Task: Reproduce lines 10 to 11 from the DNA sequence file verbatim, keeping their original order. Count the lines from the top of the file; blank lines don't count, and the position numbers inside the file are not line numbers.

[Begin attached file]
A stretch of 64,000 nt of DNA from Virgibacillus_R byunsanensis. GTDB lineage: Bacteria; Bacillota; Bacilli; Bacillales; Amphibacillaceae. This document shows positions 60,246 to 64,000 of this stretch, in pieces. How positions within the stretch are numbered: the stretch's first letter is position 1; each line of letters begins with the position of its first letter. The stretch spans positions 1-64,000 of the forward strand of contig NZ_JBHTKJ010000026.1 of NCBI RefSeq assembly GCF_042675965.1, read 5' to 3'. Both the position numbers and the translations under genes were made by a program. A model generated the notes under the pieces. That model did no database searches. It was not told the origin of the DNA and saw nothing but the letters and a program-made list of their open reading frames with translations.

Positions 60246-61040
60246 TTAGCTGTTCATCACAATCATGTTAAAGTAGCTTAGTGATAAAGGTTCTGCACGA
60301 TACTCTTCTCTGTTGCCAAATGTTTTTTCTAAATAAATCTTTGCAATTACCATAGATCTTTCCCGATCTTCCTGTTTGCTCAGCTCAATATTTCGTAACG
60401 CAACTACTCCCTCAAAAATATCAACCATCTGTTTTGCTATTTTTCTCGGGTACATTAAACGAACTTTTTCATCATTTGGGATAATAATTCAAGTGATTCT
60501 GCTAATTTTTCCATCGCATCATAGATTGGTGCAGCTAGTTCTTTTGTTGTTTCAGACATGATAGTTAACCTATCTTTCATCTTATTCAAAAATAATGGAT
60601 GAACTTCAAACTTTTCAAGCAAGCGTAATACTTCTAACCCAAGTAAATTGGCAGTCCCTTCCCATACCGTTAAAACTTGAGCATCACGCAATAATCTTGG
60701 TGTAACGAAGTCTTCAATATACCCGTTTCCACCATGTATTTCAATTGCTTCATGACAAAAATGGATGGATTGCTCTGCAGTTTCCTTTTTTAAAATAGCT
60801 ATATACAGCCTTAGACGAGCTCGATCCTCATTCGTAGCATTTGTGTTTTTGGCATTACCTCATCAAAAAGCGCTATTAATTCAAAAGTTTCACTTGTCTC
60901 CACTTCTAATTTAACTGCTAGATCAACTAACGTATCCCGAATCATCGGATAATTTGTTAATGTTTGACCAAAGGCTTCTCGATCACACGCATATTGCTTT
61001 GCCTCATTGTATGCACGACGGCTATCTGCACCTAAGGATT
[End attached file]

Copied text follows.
60901 CACTTCTAATTTAACTGCTAGATCAACTAACGTATCCCGAATCATCGGATAATTTGTTAATGTTTGACCAAAGGCTTCTCGATCACACGCATATTGCTTT
61001 GCCTCATTGTATGCACGACGGCTATCTGCACCTAAGGATT